Text is from Salute to Servicewomen panel exhibit.
Generations of Service
The Veterans' Memorial Hall (VMH) Program of the St. Louis County Historical Society has opened a new feature exhibit. Generations of Service illuminates 150 years of U.S. military history by bringing the stories and artifacts of local service members into focus--from the rare 1818 American flag donated by Civil War POW Robert W. Mars, who settled in Duluth after the Civil War, to the backpack and dog tags donated by Mark Hilleren, who served in Iraq. Visitors encounter history through the artifacts and stories of veterans connected to northeastern Minnesota.
Upon entering the exhibit, viewers will see one of the rarest of American flags, a twenty-star American flag from 1818. Only twenty such flags are known to exist. (This flag flew over the nation for one year; at the time, Thomas Jefferson and John Adams were still alive.) The flag was donated by the family of a local Civil War veteran.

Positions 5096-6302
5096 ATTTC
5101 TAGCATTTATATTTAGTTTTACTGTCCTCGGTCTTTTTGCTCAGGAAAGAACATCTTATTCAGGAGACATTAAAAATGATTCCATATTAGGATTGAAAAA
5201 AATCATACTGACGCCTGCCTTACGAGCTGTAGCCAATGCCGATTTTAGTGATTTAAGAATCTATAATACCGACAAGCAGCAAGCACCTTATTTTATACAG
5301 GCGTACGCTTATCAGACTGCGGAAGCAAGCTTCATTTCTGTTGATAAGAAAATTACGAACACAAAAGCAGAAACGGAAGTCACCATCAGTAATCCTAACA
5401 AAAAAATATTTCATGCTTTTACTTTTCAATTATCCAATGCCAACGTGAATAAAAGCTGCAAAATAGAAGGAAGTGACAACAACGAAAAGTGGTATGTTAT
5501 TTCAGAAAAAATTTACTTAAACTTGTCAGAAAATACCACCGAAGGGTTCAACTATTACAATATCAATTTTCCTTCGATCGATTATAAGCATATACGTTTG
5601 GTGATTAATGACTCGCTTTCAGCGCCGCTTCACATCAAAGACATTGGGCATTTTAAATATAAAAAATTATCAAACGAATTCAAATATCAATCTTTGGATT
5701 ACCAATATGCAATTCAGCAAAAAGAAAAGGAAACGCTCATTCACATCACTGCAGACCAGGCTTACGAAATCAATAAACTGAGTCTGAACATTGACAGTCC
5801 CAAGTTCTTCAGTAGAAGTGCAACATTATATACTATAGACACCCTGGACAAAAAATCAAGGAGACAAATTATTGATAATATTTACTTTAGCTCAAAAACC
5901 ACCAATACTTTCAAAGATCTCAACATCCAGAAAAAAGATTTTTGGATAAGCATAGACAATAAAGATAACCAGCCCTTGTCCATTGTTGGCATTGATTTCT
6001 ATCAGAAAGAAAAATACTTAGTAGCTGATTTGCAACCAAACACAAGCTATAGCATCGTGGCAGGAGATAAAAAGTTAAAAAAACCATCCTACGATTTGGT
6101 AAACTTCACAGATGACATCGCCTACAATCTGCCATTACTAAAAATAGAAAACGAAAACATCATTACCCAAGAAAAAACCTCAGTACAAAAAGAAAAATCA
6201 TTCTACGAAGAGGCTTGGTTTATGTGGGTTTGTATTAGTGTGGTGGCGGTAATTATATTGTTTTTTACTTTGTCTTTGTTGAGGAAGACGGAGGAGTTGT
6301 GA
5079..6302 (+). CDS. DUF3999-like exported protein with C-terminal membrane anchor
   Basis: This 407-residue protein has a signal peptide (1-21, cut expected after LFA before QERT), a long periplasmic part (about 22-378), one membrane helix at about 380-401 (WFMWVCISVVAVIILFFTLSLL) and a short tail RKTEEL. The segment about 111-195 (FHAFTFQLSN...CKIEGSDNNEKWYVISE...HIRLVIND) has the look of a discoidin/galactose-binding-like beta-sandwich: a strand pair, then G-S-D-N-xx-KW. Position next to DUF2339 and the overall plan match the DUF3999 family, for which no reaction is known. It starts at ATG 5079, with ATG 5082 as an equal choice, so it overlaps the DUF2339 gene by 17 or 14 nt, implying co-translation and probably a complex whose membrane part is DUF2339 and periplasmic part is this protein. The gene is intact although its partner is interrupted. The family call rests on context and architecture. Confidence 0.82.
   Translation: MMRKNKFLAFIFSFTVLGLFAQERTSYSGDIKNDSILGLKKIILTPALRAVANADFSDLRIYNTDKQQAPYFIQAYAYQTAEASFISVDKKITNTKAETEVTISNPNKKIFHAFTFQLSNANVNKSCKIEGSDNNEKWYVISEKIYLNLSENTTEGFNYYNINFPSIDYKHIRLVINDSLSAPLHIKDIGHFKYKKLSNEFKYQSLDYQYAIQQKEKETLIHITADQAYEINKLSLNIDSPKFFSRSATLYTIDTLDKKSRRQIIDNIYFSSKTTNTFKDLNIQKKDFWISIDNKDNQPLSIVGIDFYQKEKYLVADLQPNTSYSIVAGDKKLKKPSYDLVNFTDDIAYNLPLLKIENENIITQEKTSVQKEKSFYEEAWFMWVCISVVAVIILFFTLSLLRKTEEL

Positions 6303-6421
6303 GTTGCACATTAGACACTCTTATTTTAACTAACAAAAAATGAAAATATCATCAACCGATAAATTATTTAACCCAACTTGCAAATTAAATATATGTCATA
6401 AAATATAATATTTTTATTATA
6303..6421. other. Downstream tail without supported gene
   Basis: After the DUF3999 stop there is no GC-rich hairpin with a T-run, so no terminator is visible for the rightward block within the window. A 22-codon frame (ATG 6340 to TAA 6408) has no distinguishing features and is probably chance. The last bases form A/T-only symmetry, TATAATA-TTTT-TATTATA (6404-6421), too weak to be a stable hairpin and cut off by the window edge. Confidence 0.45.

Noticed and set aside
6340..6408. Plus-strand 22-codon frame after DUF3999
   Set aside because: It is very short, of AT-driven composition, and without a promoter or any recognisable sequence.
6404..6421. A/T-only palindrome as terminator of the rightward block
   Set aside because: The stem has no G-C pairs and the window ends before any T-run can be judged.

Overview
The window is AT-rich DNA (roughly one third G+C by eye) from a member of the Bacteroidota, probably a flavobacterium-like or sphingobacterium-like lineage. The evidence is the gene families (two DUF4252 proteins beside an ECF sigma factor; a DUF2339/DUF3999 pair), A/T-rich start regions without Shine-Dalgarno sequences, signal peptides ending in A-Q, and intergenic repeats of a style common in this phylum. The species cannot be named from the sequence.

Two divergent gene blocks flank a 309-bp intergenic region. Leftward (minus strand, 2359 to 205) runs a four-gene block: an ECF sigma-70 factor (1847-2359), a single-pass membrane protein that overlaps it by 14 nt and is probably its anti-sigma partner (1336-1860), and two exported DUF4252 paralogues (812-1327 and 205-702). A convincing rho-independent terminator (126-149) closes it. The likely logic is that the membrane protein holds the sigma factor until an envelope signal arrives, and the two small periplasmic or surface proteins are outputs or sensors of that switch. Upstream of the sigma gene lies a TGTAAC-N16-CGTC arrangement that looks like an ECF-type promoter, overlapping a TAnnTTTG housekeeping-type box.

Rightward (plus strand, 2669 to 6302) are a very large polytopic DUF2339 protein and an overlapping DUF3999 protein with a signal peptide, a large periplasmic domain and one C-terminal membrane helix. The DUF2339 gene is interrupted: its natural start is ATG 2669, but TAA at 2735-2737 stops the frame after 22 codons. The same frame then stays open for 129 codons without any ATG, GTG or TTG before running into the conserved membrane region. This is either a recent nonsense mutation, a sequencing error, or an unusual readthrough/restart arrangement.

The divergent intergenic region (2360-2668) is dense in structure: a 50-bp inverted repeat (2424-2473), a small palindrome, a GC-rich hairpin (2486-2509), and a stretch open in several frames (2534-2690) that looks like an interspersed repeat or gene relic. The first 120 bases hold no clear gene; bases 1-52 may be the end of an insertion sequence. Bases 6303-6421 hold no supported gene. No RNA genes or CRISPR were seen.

Visitors will then see eight cases, each containing several items from a particular war. A Civil War bugle is on display, along with a section of an oak tree from the battlefield at Gettysburg with a bullet lodged in it. A uniform from the Spanish American war; a naval aviator helmet from World War I; a leather bomber jacket with from World War II; a yellow arrowhead-shaped patch sewn for service members in Korea; a hand grenade from Vietnam; a uniform from Desert Shield/Storm; and an MRE (meal ready to eat) from Iraq—these are only a few of the artifacts on display that tell the story of service members and their war experiences.
The exhibit is rounded out by several other displays:
- One considers the impact of war on the families on the home front. This section includes a reconstruction of the end of a mine tunnel or “drift,” reflecting the profound impact that iron ore from the Iron Range had on the U.S. ability to arm for battle in World War I and World War II.